NIEHS sponsored a week of educational, collaboration, and outreach activities in San Juan, Puerto Rico in late March, led by NIEHS and National Toxicology Program Director Linda Birnbaum, Ph.D.
Events included a tour of neighborhoods affected by increased flooding, a large town hall meeting on environmental health challenges on the island, and a workshop to explore technologies for training workers who handle hazardous materials, known as hazmat training.
Neighbors respond to flooding, education, other needs
Rutgers University, an NIEHS Worker Training Program (WTP) grantee, organized site visits along with their partner Universidad Metropolitana (UMET). On March 28, NIEHS staff and grantees visited three communities in San Juan, Puerto Rico — Catano, Cano de Martin Pena, and Cantera — to learn firsthand about local environmental health issues.
Rosa Hilda Ramos explained that Catano faces 65 nearby industries with air emissions and water discharges; diesel exhaust from transportation; coal-fired power plants; and heavy metal contamination in soils and sediments. She said local children experience high rates of asthma.
In Cano de Martin Pena, Estrella Santiago Perez, environmental affairs manager of the Corporacion del Proyecto ENLACE del Cano Martin Pena, told of families living along the Cano, who experience frequent flooding during rain events and have no connection to the sanitary sewer system.
The Cano is a natural tidal channel in the heart of the San Juan Bay Estuary — the only tropical estuary protected as part of the National Estuary Program. Santiago Perez shared aerial photographs showing how the width of the Cano has gradulally narrowed, due to sediment, debris buildup, and neglect.
Ecosystem restoration plans for Cano would return a healthy waterway to approximately 27,000 residents of these communities. With Luis Cintron, a community leader in Cantera, tour participants got to see how some of the canal area will look after dredging, rebuilding the wetlands, and creating buffers.
The tour ended at the Casa Educativa de Cantera, an afterschool program for children. "The smiles on the faces of children in Cantera give us great hope that our continued research and training can make a real difference in reducing environmental hazards for these communities," Birnbaum said. Environmental education and citizen engagement are hallmarks of the eight communities located along the Cano.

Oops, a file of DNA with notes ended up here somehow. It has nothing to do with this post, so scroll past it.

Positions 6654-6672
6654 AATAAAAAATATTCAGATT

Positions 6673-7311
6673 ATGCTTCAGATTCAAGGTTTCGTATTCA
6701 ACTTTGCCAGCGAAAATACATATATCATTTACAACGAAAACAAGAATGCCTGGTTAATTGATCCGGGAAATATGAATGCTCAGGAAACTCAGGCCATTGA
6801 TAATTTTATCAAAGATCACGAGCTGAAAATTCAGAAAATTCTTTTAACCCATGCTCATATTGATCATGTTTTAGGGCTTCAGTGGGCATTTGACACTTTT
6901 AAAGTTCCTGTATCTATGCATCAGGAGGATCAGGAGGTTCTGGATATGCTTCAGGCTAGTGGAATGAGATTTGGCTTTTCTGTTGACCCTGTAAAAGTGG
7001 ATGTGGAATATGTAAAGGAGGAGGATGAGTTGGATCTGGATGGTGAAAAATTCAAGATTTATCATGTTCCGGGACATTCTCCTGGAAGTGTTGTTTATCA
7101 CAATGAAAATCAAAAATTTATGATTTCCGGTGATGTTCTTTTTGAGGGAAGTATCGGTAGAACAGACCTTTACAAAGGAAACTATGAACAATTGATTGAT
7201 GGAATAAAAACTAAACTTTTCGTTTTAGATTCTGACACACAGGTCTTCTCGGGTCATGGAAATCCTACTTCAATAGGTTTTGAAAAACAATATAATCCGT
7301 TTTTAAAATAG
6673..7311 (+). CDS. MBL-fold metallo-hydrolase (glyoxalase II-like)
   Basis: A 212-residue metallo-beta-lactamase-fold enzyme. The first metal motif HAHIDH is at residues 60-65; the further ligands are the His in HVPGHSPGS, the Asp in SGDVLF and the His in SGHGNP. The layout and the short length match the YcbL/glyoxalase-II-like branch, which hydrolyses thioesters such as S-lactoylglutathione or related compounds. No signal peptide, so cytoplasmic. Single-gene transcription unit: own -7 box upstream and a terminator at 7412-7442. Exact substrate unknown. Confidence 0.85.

Passionate community gathers for forum
More than 100 residents, academics, and agency representatives participated in a community forum at UMET that same evening. Carlos Padin, Ph.D., chancellor of UMET, moderated the presentations and discussion.
Birnbaum and local environmental health experts responded to community questions about coal ash disposal, Zika virus and other infectious diseases, electromagnetic fields, and a range of other public health concerns. Other panelists were Wilma Rivera Diaz, Dr.P.H., environmental health director of the Puerto Rico Department of Health; Osvaldo Rosario, Ph.D., from the University of Puerto Rico (UPR); Carmen Guerrero, U.S. Environmental Protection Agency Caribbean Division Director; and Carmen Milagros Velez Vega, Ph.D., from UPR.
In her comments, Birnbaum reflected on the day's tour. "We visited several areas of devastation, and we ended on an uplifting note, at a community center with engaged parents and students," she said.
According to John Schelp, NIEHS special assistant for community engagement and outreach, those who came to the forum were equally engaged. "This was Dr. Birnbaum's 20th community forum, and the question-and-answer session was one of the longest that we've seen."
Worker training workshop
During the following two days, WTP staff, along with grantees from Rutgers University, held a workshop on ways that technology could support the delivery of safety and health training. Approximately 150 grantees and technical experts learned about tools for training in both face-to-face and virtual classrooms.
Virtual classroom training has become a more significant part of delivering effective safety and health training, so presentations focused on enhancing that model. Presenters also shared best practices for transmitting critical environmental health information.
"NIEHS has long been a champion for core values to preserve the role of educators in smart classroom environments through modeling best practices, teaching environmental health, and verifying trainees' skills and knowledge," said Mitchel Rosen, Ph.D., WTP awardee and director of the Rutgers School of Public Health Office of Public Health Practice.
As the week ended, Birnbaum reflected on the discussions and experiences. "Given the natural beauty of the island and the strength of its people, it’s clear that our funding and research programs can assist in reducing health disparities, increasing community resilience, and protecting those at risk from Zika, air pollution, and coal ash."
(Joseph “Chip” Hughes directs the NIEHS WTP.)